I thought I’d bring you a few images from a little series of iPhone shots I’ve been working on which have a distinctly Noir-esque feel to them, hence my description of “Birmingham Noir“.
I’ve begun pushing my iphoneography into a more “constructed” phase. The images in this series are composites – often a studio-taken portrait combined with a (usually nocturnal) location shot to suggest a narrative, whilst borrowing some of the visual traits of Film Noir.
Here’s my latest effort, featuring the eminently Noir-ish Joel Hicks…
As usual, all of these images were taken and edited on the iPhone 4. In case you’re interested, the layering of two images was carried out on the excellent “Juxtaposer” app (thanks Nettie Edwards for the tip-off).
And just one more, with Kat photographed during our last “Night Photo Safari” coupled with street shots from the same evening…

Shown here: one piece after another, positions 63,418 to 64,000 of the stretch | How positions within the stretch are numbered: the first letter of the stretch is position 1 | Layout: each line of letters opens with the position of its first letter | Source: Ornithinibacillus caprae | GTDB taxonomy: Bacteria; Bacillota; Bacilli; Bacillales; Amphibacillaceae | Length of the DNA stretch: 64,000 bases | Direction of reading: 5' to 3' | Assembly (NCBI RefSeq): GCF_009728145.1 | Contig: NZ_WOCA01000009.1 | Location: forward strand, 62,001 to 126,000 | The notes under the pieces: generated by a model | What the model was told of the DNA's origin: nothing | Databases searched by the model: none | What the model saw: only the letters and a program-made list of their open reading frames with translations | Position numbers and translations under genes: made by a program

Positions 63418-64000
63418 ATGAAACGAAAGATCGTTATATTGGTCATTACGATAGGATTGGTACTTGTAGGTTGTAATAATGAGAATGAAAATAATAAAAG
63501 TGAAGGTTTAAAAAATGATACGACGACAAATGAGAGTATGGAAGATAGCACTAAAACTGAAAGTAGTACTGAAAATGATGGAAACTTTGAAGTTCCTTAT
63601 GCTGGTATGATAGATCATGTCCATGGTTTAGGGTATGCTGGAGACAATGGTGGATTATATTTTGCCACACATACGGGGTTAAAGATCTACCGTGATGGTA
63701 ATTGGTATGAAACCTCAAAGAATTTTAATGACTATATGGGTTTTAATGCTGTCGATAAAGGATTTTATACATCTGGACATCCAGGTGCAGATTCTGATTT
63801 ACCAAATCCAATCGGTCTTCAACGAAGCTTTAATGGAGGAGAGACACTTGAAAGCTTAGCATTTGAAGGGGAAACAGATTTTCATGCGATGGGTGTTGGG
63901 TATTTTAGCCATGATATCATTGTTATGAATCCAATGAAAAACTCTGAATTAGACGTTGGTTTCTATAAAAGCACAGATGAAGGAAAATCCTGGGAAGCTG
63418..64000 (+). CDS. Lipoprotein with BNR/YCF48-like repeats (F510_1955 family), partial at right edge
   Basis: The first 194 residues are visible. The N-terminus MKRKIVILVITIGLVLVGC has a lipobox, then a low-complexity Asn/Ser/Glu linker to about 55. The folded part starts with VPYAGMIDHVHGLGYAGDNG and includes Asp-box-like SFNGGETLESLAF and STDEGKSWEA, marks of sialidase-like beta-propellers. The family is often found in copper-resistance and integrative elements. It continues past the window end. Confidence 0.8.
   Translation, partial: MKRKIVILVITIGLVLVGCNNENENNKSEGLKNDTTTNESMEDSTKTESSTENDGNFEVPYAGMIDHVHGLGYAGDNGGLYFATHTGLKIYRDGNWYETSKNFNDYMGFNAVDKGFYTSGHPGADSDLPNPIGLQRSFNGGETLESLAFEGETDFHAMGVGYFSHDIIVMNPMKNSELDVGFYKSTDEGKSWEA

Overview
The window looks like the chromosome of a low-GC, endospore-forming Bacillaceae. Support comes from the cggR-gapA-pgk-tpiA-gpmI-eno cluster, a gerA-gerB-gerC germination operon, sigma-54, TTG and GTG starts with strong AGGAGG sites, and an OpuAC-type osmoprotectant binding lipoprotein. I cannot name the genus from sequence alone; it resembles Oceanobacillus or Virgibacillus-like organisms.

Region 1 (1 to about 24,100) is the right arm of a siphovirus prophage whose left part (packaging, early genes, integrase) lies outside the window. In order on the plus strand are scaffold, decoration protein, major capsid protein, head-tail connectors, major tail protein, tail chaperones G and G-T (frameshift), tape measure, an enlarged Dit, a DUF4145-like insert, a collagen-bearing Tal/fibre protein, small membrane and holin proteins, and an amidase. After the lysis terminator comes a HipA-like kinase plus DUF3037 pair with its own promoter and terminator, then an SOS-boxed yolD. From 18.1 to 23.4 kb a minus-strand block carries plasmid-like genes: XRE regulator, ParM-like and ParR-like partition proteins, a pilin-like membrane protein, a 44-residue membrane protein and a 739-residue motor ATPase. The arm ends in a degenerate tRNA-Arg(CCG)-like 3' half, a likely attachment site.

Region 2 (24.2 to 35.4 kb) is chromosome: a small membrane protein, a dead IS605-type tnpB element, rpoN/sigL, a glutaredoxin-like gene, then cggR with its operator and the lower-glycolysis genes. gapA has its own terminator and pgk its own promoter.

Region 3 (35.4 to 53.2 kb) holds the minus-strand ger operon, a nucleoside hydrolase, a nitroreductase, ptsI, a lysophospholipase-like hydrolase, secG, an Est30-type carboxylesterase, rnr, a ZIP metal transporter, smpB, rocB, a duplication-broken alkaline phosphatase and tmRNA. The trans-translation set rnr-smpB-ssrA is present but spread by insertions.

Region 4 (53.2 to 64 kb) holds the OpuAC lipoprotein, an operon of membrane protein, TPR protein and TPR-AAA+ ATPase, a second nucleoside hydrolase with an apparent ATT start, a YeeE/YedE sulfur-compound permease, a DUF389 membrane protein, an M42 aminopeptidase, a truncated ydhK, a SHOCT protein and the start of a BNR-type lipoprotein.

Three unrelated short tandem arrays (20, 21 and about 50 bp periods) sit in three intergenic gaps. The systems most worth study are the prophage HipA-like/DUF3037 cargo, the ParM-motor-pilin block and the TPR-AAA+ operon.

That’s all for now – HAPPY NEW YEAR!
At the risk of sounding like Rudolph the Brown-nosed Reindeer, or leading you to think I’ve been over-imbibing the studio sherry, I feel the time is right to wish you – readers of this blog, attendees of my courses, CLUB and f2 members, exhibitors, studio users, and photographic friends various – a very very…
Merry Christmas and all the very best for 2012.
It’s been quite a year for us at fotofilia:
- Over 1000 course/workshop spaces filled. This makes us one of, if not the, biggest photography trainers in the region.
- Lisa moved out of the office, Rachel moved in, Rachel moved out, Eliza Beth and EB Media Ltd moved in. Phew!